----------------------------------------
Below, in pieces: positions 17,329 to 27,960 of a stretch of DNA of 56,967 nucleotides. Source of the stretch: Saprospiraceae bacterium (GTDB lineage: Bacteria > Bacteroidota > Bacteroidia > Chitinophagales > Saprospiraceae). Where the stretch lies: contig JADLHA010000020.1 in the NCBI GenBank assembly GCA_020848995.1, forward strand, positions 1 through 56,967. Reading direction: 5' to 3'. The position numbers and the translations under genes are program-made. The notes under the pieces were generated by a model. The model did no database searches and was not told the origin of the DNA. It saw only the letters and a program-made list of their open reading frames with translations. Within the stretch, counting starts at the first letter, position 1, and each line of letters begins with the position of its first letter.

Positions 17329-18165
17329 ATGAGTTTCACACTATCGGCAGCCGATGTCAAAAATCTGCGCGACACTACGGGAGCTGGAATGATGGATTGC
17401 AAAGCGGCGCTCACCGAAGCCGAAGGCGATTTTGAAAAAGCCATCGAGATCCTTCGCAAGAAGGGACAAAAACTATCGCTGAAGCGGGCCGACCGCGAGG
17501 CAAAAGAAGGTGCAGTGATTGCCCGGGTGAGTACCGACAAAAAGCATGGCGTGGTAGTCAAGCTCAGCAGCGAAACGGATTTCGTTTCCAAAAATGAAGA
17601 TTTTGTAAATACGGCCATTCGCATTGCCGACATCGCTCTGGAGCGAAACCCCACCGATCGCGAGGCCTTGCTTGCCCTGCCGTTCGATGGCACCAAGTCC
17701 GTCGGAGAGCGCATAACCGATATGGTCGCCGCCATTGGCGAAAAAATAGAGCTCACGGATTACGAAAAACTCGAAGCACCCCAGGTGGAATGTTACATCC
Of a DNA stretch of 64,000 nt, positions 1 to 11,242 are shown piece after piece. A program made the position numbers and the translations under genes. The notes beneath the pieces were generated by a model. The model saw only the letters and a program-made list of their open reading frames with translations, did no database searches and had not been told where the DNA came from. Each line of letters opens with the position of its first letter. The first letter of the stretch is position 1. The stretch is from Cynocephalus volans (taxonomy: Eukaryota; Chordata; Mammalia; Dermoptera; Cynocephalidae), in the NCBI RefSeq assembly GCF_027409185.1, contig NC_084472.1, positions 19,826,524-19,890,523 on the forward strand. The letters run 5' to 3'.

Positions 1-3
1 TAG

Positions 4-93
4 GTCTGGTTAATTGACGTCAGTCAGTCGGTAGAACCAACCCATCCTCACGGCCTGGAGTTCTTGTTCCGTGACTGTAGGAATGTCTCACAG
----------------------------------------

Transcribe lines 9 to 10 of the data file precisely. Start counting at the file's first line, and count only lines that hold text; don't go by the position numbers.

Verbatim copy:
Positions 1-3
1 TAG